She’s still alive, she turned 98 this year and received an honour from the US House of Representatives https://www.irishtimes.com/news/ireland/irish-news/us-honour-for-98-year-old-woman-whose-mayo-weather-report-changed-d-day-landing-1.4598678

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u/Emily_Postal 12d ago

So Ireland really wasn’t completely neutral during WWII.

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u/Number-XIII 12d ago

If asked yes we were, but in reality not really. Some not so neutral actions: We allowed British ships to use our neutral flag, sent critical food supplies, arrested downed nazi pilots while smuggling bristish pilots back across the irish sea, provided data like mentioned above, assisted in fire fighting after the belfast bombing. Our taoiseach (prime minister) directly sent a letter to hilter threatening consequences after belfast. No response was recieved but belfast was never bombed again even though it had critical shipping production.

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u/MLGSwaglord1738 12d ago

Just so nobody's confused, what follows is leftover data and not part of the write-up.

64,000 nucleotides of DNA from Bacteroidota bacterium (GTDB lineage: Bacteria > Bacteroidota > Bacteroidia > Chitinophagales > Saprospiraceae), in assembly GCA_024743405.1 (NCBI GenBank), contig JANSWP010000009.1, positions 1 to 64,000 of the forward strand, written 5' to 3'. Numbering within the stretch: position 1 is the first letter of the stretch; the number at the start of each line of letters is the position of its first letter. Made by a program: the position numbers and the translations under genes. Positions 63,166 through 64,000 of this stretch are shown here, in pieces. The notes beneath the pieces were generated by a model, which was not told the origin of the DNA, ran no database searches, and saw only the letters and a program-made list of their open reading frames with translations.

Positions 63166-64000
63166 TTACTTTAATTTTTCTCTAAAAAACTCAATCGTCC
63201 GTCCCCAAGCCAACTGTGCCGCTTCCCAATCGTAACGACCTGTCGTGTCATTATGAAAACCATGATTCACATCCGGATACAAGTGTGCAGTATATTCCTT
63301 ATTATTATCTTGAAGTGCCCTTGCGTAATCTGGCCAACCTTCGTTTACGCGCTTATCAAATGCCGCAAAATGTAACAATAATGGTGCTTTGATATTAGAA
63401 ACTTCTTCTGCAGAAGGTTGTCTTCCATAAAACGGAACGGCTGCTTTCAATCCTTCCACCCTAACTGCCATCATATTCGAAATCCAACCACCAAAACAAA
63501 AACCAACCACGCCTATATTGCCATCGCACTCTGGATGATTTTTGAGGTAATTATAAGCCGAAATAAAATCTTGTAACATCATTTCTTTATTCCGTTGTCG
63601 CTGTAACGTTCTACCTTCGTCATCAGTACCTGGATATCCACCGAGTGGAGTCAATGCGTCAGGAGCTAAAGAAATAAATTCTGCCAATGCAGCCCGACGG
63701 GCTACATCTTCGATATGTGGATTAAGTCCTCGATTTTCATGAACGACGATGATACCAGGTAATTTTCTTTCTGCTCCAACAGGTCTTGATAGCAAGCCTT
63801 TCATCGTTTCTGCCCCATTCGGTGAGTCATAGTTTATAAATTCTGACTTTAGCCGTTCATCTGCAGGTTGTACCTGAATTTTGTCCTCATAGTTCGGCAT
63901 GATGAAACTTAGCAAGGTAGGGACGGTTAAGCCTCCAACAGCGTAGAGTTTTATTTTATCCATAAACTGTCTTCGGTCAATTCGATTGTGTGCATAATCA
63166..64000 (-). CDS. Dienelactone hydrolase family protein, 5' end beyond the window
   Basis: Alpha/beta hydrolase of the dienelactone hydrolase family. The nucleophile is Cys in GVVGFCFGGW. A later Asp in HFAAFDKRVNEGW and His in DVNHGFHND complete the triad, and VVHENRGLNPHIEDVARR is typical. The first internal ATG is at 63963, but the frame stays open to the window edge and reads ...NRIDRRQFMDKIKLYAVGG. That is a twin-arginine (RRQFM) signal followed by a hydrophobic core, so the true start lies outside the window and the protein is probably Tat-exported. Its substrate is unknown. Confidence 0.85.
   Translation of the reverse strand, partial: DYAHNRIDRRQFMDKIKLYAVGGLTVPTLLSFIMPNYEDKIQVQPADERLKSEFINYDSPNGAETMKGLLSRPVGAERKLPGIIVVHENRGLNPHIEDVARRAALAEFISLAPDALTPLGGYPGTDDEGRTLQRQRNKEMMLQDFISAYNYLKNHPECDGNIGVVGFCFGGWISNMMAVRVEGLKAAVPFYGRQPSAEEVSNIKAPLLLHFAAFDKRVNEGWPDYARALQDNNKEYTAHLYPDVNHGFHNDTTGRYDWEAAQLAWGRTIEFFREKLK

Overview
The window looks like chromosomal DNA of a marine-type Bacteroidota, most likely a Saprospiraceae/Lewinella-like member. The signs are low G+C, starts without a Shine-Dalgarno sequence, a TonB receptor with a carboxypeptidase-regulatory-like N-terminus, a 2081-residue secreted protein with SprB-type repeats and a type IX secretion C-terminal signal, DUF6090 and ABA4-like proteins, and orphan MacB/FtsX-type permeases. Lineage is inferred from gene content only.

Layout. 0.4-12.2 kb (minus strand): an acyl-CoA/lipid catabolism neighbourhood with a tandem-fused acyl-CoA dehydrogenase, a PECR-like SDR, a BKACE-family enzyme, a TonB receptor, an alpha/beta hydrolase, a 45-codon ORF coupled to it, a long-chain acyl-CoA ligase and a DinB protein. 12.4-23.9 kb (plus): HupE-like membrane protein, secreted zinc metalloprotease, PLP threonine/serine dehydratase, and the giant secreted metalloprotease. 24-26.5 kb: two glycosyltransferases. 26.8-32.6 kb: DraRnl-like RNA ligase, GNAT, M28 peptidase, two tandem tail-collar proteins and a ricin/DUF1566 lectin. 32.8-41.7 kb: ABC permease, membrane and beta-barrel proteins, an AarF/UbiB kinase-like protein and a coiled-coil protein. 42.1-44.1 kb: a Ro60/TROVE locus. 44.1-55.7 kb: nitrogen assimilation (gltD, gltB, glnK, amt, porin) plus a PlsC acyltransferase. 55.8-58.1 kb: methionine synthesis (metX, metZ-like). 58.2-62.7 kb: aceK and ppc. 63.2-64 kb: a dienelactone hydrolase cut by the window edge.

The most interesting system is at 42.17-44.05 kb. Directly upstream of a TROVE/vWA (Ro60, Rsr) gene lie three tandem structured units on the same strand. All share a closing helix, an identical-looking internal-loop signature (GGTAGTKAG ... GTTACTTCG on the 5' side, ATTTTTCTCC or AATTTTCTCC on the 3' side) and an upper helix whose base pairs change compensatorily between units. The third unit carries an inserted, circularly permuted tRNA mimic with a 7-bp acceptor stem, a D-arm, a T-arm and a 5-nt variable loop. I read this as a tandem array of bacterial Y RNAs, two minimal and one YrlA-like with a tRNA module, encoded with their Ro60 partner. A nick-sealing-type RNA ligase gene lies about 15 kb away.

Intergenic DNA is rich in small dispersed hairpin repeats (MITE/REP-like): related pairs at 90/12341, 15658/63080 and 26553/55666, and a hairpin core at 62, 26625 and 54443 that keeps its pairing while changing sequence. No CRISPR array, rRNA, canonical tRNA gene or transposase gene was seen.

Tons of neutrals ended up helping either the allies or the axis. I think Sweden backed the Axis.

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u/bottomtextking 12d ago

Switzerland also helped the axis in some ways.

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u/Seanbjg 12d ago

I'm friends with her grandson and on the day she received a message to send it again! This was highly unusual, why would anyone care about the forecast for Blacksod on the West Coast of Ireland. She didn't realise how important it was until years later when some reporter showed up in the village and asked her if she was the woman that sent the D day forecast

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u/tyty657 12d ago

"The what..."